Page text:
Insights into A Land of Immense Diversity

Article excerpt

In Light of India

By Octavio Paz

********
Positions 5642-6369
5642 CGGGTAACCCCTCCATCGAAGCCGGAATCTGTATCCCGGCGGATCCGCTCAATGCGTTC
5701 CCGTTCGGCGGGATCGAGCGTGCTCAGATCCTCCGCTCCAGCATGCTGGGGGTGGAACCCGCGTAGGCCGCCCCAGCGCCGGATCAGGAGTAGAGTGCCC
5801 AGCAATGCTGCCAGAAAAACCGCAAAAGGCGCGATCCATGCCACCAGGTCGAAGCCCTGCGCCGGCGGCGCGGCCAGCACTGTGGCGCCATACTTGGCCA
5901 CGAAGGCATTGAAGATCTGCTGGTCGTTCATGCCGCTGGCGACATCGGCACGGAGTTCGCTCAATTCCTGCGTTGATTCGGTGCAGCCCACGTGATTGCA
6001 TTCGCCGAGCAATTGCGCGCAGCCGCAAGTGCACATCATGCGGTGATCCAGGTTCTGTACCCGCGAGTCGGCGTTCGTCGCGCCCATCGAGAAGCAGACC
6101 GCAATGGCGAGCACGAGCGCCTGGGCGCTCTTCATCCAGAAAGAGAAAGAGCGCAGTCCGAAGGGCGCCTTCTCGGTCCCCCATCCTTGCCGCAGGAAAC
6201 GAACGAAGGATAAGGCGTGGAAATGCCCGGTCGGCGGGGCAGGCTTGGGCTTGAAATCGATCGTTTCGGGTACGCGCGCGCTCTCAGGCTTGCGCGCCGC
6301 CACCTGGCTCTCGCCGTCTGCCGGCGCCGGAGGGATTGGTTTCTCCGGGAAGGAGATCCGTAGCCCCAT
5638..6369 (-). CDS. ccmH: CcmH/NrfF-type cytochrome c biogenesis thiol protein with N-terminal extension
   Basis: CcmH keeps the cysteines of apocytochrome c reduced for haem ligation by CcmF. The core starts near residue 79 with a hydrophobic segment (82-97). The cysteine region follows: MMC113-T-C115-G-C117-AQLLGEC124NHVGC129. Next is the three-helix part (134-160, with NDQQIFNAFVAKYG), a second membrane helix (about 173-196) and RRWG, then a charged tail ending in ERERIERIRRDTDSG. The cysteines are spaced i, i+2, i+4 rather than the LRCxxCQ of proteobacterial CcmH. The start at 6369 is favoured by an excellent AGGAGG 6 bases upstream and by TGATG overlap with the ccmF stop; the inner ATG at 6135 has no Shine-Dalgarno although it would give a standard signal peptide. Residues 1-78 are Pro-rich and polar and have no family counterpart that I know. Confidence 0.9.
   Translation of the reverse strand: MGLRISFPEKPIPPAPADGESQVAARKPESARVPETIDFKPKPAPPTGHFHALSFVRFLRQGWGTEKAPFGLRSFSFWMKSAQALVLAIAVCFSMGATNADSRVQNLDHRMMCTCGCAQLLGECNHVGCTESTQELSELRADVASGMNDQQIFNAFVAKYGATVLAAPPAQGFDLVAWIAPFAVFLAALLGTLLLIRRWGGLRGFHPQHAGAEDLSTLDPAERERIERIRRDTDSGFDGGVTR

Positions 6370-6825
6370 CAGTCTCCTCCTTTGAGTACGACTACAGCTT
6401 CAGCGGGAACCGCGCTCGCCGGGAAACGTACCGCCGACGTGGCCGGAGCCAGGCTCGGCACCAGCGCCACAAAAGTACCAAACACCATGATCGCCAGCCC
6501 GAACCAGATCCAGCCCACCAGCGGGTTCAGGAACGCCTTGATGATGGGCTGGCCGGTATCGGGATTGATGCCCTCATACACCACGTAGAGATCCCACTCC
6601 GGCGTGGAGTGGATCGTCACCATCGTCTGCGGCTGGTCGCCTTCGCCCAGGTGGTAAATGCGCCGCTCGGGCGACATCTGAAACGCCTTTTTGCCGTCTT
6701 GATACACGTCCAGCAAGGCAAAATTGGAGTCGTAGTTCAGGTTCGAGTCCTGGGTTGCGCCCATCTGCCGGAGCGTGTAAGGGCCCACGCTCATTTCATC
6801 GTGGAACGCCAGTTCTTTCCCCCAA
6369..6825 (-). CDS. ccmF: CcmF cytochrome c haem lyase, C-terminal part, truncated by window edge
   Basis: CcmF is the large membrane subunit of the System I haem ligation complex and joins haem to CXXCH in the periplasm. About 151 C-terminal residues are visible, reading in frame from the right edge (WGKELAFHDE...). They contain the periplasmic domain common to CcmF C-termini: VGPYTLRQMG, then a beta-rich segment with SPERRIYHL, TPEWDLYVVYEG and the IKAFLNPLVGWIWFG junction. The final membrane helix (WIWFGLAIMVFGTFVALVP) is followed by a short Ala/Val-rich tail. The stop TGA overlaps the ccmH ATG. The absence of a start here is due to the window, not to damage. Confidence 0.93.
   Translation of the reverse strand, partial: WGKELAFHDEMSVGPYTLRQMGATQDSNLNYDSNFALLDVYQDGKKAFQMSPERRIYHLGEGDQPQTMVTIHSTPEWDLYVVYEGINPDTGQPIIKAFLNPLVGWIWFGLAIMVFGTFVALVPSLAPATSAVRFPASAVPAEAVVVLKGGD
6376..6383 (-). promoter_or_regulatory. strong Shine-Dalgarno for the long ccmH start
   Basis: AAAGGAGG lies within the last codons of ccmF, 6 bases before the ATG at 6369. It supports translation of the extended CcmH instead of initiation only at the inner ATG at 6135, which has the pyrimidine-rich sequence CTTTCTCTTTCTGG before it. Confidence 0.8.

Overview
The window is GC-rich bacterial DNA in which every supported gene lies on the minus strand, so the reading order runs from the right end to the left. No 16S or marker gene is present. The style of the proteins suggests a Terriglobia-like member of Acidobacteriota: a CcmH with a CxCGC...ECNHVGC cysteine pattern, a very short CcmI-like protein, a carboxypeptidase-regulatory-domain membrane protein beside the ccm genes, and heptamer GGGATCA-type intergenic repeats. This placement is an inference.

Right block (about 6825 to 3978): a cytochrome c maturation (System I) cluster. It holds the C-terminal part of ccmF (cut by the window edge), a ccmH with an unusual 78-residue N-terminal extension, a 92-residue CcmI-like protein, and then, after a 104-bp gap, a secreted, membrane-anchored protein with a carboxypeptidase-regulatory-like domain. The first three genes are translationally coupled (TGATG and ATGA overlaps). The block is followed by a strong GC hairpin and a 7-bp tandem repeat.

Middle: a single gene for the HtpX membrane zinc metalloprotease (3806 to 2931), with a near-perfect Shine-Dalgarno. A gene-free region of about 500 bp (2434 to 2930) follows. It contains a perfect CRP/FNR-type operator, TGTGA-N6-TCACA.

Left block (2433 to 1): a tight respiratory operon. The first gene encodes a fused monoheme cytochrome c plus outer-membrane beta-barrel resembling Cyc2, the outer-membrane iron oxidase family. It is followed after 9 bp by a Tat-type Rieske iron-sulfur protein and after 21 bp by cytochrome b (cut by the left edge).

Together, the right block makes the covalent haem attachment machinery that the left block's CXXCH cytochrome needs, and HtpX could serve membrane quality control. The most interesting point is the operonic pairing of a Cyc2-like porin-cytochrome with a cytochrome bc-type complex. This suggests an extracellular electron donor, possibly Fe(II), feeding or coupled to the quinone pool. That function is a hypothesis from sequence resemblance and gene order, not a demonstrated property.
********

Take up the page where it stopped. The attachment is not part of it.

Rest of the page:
Trans. by Eliot Weinberger Harcourt Brace & Co. 209 pp., $22 Widely considered to be Mexico's most distinguished poet and critic, Octavio Paz was awarded the Nobel Prize in Literature in 1990. For more than six decades, Paz has explored important aesthetic, cultural, and political questions with exemplary intelligence and grace. Among his many interests has been the culture and civilization of India, where he was first sent in 1951 as an attache to the Mexican embassy and later returned to serve as his country's ambassador in the 1960s. His new book, "In Light of India," is an urbanely informal yet highly informative look at the history and culture of that ancient, multifarious land. Written with Paz's hallmark erudition and sophistication, it also displays his remarkable gift for making complicated things accessibly clear, without oversimplifying or cheapening them. Paz begins with his first impressions of Bombay on arriving there in 1951. A sense of the personal touch lingers throughout the book, as Paz recalls remarks made by Indian friends, evokes a visit to a famed landmark, or describes a meal with Indira Gandhi. But if Paz is personal, he is also admirably self-effacing. He is present in these pages not as a gaudy "personality," but as a questing mind. An immense and ancient land of many religions, languages, and peoples, India has long been beset by what Paz calls "centrifugal forces," making it difficult to create a unified national state. The most significant of these, Paz notes, is "the coexistence of Hinduism and Islam. The presence of the strictest and most extreme form of monotheism alongside the richest and most varied polytheism," he writes, "is, more than a historical paradox, a deep wound.... In one, the theology is rigid and simple, in the other, the variety of doctrines and sects induces a kind of vertigo. A minimum of rites among the Muslims; a proliferation of ceremonies among the Hindus. …